Duo Concertant


Duration: 14 minutes

Cello and Piano

Commissioned by Bernard Gregor-Smith and Yolande Wrigley.
First Performance Bernard Gregor-Smith/Yolande Wrigley, 8 May 1997, University of Manchester (Walter Carroll Lunchtime Concert).

Listen to extracts of Duo Concertante by Alan Charlton (bars 159-219; ending) performed by Bernard Gregor-Smith and Yolande Wrigley:

Programme Note

Commissioned by Bernard Gregor-Smith and Yolande Wrigley for the Walter Carroll Lunchtime Concert Series at the University of Manchester and first performed by them in May 1997, Duo Concertant was composed in January and February 1997.

Having studied the different playing styles of the two performers, and with they themselves stressing that they thought of themselves as a duo rather than as soloist and accompanist, I decided to cast the two instrumental parts as two independent and distinctive musical ‘characters’. Thus the character of the cello part, with its constant reiteration of a handful of short musical cells, is obsessive, passionate and intense, whereas the piano has a more detached role, initially proceeding in blocks of fairly static harmonically-orientated material.

Cooly distant from each other at the start, the two instruments go about establishing their own very different worlds. Gradually, they interact more with each other, the piano taking on several of the cello’s emotional and rhythmic traits. This increased interaction soon starts developing at an alarming rate and in a dramatic escalation of activity, a crisis point is reached, signalling the start of a prolonged disintegration of the relationship between the two instruments. In a slow epilogue, a partial reconciliation is forged, though tension still remains.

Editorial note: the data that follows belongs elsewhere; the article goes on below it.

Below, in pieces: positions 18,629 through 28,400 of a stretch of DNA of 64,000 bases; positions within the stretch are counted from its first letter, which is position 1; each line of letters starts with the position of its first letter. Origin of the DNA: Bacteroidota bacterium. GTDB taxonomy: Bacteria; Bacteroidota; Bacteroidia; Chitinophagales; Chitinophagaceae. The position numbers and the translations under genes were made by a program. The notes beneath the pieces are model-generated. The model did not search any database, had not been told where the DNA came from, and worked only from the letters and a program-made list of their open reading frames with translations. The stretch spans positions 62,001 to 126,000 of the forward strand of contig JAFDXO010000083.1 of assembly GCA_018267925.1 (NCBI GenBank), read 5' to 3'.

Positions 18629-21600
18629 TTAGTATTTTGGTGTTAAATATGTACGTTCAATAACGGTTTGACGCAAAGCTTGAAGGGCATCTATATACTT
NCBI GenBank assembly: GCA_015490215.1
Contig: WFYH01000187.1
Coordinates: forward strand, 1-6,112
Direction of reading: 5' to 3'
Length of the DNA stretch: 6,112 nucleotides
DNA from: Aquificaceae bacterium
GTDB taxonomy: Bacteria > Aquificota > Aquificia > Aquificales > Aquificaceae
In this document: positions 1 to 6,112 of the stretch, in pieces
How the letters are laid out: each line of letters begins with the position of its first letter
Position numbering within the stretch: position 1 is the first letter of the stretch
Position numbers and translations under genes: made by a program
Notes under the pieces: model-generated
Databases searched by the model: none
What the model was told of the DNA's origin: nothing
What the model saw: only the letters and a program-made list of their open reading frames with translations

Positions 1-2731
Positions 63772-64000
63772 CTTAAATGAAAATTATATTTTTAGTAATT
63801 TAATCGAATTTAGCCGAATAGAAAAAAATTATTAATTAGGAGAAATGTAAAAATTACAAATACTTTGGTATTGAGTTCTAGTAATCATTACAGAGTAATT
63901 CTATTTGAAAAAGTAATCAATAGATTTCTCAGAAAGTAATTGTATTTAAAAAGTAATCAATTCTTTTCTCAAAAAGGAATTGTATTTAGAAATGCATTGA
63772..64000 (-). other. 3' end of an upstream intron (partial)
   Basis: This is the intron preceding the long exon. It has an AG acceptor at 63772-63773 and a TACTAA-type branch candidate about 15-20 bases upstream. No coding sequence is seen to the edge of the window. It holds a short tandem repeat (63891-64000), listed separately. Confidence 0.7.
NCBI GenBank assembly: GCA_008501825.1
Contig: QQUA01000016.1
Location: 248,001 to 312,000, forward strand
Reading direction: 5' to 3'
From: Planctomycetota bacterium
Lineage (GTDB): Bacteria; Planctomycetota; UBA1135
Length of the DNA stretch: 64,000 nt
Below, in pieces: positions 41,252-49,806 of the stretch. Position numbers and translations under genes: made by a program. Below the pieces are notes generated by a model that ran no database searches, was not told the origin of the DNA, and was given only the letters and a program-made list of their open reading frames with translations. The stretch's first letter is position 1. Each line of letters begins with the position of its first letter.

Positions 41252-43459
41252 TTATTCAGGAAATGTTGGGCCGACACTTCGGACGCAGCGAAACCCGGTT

Duo Concertant makes extensive use of a technique of generating harmonic material from vertically symmetrical groups of pitches, particularly in the piano part. The ‘all-interval tetrachord’, a four-note chord which contains all the intervals from a semitone to an augmented fourth (for example C, D flat, E, F sharp), forms the basis of the piano’s material throughout, while many of the motives in the cello part are derived from the whole-tone scale.